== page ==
There is a shocked silence of the soul after a spouse’s death. You stand frozen, looking down at your bare feet where a thousand shards of your former, whole life lay scattered on the floor. You wonder how you will manage to find a path to safety, clean up the mess and then figure out how to live the rest of your life while carrying an unbearable grief. As you begin to do this work, one thing that other grieving people report to be helpful is the presence of a loving dog, cat or other pet.

No matter your heartache, the physical presence of the right animal has a calming effect on one’s soul. When you are sad, they look at you with eyes that seem to exude a knowing which reaches beyond human understanding. Pets often have a sense of when you need them and sometimes use their whole bodies to press against you. Without being taught, somehow they realize that what’s most important is for you to know that you are not alone.

A rewarding stimulus-effect connection is created when your hand caresses the warm softness of their fur, and in response you get a purr or tail wag. Psychological studies have proven undisputedly that having a pet can lower your heart rate, calm anxiety, and ease symptoms of depression. These are among the aftereffects of grief. Here are a few other positive qualities pets can offer:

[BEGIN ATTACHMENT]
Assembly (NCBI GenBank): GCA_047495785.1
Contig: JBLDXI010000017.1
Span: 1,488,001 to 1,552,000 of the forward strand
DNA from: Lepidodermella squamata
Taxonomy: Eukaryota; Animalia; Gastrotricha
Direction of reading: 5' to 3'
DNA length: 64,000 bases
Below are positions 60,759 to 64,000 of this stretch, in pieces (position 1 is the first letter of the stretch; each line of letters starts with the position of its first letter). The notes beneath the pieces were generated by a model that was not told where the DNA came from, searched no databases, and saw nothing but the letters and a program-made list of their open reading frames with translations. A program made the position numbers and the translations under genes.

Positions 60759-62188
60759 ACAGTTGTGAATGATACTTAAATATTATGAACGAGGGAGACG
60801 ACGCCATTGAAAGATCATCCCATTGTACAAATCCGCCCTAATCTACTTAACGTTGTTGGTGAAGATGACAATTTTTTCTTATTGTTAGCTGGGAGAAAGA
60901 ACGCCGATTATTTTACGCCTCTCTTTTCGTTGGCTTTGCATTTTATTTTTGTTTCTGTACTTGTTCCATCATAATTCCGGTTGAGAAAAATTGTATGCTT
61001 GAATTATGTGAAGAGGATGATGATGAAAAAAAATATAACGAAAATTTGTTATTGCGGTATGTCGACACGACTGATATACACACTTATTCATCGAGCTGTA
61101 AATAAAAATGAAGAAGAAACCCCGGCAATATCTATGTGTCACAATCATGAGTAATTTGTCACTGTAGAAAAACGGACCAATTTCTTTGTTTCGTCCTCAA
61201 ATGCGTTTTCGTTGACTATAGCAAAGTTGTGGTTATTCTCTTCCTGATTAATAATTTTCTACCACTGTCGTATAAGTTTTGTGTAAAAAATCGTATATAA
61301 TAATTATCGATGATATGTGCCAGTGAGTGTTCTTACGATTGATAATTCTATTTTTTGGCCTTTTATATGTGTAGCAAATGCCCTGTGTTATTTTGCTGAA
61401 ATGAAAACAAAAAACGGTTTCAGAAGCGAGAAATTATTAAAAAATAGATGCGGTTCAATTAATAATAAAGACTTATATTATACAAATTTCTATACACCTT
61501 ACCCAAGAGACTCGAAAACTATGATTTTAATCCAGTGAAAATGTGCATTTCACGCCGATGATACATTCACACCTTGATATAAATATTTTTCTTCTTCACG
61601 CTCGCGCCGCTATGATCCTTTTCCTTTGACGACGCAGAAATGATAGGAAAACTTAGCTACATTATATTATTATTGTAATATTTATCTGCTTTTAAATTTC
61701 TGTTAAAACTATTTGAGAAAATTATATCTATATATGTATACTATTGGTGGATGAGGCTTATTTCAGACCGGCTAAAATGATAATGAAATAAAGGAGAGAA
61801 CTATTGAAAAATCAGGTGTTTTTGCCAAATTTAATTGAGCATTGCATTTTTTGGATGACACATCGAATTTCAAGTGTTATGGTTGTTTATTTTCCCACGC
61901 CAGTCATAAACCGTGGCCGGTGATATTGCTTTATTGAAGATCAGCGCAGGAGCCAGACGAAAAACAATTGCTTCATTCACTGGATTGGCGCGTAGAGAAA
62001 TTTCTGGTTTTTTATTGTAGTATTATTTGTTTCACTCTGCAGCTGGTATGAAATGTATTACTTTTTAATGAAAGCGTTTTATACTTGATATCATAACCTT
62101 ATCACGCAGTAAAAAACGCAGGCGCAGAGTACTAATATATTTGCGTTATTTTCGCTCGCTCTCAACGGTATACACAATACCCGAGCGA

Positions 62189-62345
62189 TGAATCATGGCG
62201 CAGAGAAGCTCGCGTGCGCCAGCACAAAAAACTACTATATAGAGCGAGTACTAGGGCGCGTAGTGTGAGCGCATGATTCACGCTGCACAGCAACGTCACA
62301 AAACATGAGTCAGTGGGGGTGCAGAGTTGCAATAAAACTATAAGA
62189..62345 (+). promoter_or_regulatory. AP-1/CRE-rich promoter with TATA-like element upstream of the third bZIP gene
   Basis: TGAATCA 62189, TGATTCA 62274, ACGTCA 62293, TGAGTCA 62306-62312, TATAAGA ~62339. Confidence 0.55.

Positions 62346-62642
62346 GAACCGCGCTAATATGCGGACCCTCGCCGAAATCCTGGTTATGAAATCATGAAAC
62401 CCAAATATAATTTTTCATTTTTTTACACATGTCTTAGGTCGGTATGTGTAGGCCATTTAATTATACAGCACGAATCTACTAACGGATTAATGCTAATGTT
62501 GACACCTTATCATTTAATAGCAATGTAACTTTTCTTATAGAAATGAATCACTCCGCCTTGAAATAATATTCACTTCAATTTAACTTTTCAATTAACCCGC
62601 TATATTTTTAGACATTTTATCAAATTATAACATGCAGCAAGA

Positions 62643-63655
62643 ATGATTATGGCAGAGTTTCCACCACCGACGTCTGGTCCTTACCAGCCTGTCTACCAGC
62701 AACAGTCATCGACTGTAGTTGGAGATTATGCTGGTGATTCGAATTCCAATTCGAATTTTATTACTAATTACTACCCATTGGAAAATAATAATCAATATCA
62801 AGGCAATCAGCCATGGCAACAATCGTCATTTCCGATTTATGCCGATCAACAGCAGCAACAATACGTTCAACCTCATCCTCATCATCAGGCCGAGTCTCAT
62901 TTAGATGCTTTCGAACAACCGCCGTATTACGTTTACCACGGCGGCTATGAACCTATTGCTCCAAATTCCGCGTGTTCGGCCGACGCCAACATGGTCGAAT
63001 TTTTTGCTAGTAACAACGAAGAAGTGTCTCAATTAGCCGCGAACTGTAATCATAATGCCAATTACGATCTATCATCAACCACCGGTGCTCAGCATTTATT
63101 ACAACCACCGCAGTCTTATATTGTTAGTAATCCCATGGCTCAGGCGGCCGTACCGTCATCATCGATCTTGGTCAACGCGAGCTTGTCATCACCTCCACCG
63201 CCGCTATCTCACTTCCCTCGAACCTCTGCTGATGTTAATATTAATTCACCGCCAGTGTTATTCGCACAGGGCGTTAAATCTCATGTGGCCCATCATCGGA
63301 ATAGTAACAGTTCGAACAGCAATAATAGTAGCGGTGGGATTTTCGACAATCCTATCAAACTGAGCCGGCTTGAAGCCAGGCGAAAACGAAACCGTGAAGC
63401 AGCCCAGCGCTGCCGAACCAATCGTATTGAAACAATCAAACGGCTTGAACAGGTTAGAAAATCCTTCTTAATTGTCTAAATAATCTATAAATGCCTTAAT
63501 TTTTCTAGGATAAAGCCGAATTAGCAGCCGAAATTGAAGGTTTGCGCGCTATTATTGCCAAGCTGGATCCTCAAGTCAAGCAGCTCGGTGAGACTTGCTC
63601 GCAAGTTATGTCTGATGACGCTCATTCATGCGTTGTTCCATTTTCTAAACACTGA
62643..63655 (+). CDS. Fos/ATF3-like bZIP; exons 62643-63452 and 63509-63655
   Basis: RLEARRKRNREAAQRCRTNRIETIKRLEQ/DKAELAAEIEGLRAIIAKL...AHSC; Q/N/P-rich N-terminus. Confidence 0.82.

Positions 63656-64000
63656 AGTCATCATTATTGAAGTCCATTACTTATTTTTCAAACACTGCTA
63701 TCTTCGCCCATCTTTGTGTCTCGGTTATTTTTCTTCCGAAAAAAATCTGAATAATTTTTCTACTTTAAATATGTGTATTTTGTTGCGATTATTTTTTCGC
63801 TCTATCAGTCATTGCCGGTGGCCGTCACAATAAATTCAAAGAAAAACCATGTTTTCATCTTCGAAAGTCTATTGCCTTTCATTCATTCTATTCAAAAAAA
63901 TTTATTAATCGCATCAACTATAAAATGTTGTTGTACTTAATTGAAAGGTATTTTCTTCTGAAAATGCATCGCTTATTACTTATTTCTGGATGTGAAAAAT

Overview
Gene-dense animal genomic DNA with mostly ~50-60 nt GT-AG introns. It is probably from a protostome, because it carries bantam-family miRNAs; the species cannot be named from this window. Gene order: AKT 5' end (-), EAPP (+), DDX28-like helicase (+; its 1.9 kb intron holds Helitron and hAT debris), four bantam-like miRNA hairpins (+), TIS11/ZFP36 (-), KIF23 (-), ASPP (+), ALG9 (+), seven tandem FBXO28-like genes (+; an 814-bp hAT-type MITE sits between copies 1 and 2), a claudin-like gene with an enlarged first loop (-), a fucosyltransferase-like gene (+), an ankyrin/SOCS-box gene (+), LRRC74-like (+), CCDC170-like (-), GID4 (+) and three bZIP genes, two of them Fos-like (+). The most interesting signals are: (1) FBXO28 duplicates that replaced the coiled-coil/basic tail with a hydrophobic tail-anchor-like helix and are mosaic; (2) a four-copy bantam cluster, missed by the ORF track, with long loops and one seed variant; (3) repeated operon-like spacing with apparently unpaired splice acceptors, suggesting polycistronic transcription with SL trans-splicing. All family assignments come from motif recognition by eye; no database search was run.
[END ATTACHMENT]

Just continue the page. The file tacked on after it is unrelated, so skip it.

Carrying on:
They never care if your hair is combed, whether you took a shower or if your clothes match
Their silent presence offers deep comfort
They NEVER say the wrong thing
They fill a hole in your heart
They let you love on them and speak to them in high pitched voices all you want
They can even out your moodiness
They have been known to lick away your tears
Caring for them offers you purpose

Pets help the grieving by accompanying them on the path to healing and restoration. If you don’t have a pet, you may want to consider adopting one. The joy and life affirmation that a pet brings can be wonderful. Additionally, the choice to do something that nurtures your spirit may be empowering. Of course give the matter careful thought. While a pet offers many benefits you certainly don’t want to bring home a puppy, kitten or adult animal that will create more stress. Even if a new pet is just something you are thinking about, you can start by visiting your local pet adoption center. If that thought overwhelms you, ask to dog sit or cat sit a friend’s pet for a few hours . A pet sitting trial will allow you to see whether you might like having a pet of your own. Remember, the ultimate goal is to find and embrace those things that will nurture and help you as you cope with your grief. Having a pet is just one option.

Wishing you peace,